I'm looking forward to reading his newest (I believe) book called Why We Get Fat: And What to Do About It (Borzoi Books) by Gary Taubes


But as to the original question, the state of the current science doesn't really give you a way to determine your target carbohydrates without personal experience - essentially experimentation.

You can start at the low-end and work up (as both Atkins, South Beach do) or you can start anywhere between 100g - 200g and work your way down (even 200g is considered low-carb by some, though most diets that call themselves low-carb suggest much lower).

Essentially, trial and error is all anyone has.

On a personal note, I think there's something to be said for tapering off rather than going cold turkey.

The diets that drastically cut carbs in the initial stages and then gradually add them back in, rationalize this by saying that the purpose of the "cold turkey" approach is to get rid of carb cravings. Personally, I think this is hogwash. I think the only reason the diets do this, is to produce an impressively large initial weight loss to sell you on the diet. Losing 4 to 10 lbs in the first week is alluring bait. Most of the initial weight is water weight, and the authors freely admit that - but let's face it, we're mostly just glad the weight is gone. Whether it's fat, water or muscle -it's very
difficult to know or care which is which on the scale.

I always experienced extremely unpleasant symptoms on induction, and they didn't go away after the two weeks (or even after five weeks) as Dr. Atkins suggests. Because I had so much weight to lose, and because Dr. Atkins said prolonged induction is fine for people like myself with a lot of weight to lose, I never considered going on to OWL (I should have),

In a very real sense, I chose to do Atkins "backwards." I was sceptical of low-carb when my doctor recommended it, so I started gradually cutting back carbohydrates. The weight loss is slower this way - much slower, but I experienced no carb-withdrawal at all, and I find that cravings diminish just as easily backwards as forwards.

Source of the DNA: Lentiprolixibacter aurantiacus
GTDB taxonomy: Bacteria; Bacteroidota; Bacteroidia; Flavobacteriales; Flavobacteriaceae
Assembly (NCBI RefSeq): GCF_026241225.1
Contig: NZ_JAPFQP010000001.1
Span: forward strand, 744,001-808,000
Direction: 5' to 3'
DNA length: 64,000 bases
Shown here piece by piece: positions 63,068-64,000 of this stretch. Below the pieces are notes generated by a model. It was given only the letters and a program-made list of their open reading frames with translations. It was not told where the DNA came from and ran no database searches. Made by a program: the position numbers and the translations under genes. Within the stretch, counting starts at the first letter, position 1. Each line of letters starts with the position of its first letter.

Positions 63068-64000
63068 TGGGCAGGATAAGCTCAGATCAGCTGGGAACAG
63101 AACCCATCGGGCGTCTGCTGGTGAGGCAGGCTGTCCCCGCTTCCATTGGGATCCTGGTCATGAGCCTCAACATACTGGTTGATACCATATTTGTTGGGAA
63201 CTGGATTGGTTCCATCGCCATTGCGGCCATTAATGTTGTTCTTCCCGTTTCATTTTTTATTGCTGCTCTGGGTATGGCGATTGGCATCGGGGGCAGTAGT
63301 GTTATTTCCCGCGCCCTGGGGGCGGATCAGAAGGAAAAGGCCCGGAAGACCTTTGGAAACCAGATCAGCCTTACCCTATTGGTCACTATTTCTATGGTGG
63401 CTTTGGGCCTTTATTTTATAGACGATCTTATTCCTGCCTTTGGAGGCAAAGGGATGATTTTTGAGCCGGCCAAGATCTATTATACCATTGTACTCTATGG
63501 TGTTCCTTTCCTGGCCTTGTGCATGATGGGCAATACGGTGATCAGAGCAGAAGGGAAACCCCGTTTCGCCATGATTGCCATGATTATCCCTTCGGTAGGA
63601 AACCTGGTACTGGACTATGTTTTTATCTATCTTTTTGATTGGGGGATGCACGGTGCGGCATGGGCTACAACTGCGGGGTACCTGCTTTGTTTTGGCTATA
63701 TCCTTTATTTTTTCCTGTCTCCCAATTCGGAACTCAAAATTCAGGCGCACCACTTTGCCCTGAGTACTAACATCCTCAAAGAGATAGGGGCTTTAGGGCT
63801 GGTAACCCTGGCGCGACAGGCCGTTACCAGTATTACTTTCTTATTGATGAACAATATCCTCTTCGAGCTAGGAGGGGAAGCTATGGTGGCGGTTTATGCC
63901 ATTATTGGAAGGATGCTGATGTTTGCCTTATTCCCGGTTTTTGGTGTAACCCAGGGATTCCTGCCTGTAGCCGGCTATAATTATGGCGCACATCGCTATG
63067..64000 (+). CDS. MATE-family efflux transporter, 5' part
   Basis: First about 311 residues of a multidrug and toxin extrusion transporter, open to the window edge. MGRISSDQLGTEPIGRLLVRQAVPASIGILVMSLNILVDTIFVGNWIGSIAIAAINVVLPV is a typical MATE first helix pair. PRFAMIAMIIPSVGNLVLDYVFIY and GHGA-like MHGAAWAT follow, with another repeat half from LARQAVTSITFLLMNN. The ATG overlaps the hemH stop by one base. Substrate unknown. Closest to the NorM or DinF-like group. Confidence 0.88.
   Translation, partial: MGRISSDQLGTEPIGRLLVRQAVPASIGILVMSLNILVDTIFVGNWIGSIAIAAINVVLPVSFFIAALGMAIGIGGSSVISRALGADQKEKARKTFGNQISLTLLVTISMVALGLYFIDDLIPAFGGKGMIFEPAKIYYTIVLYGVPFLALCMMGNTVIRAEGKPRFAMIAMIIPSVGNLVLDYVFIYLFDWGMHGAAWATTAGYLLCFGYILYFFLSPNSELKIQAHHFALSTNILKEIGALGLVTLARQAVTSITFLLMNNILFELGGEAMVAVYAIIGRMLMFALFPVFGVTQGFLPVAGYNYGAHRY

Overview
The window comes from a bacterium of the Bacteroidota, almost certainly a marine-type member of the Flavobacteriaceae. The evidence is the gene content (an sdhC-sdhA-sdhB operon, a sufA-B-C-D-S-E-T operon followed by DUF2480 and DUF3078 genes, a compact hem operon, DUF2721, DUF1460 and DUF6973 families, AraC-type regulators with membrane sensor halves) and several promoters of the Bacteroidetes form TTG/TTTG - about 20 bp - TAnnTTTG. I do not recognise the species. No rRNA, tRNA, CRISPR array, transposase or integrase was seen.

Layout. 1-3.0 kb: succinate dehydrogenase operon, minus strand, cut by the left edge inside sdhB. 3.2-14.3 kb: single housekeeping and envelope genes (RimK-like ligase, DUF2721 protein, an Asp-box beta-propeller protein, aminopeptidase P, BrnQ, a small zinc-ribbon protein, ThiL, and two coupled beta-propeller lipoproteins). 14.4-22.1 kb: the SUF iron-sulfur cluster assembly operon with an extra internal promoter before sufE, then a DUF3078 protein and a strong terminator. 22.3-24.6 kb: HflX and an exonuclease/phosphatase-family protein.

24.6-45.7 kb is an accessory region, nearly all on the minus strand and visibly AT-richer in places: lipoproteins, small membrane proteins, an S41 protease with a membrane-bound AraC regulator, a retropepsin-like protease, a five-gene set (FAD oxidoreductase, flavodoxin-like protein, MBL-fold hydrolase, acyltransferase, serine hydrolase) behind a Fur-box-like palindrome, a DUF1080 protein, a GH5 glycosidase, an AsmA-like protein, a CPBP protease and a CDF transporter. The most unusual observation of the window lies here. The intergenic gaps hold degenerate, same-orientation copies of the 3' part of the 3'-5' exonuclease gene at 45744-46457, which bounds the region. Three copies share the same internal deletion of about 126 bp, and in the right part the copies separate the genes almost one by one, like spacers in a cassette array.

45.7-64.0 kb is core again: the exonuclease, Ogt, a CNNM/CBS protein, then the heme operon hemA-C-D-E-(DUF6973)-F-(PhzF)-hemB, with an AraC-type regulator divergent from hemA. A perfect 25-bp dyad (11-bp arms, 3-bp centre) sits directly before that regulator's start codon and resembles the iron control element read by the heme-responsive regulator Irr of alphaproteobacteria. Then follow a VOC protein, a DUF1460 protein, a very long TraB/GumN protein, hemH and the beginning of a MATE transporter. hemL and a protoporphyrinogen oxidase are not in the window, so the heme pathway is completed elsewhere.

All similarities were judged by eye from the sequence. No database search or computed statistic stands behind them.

However, dieting backwards, also yielded backwards results. My initial losses were zero, and then started small and snowballed. Initially it was quite frustrating, but it's become quite exciting. In traditional dieting, you're losing fastest when your motivation is at it's peak - in the beginning. You lose motivation as you lose less and less. Dieting backwards, you don't necessarily lose less and less. The snow-balling effect helps.

I'm not suggesting anyone rely on their weight loss results for motivation. It's too unpredictable. Someone might try "dieting backwards" and find that they don't lose any faster at the end, then at the beginning. If they pin their hopes on losing fast, they'll become just as unmotivated as anyone dieting traditionally.

I'm just saying that the "induction cures cravings" in my experiences is boloney (at least for some of us).

I've said an awful lot that mainly means "experiment," but the books I mentioned I think will help you decide where to start.
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Old 03-12-2011, 02:24 PM   #8
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I have a related question - when I see all these carb counts mentioned, are these total carbs, or "net" carbs (which I believe means subtracting fiber grams?)?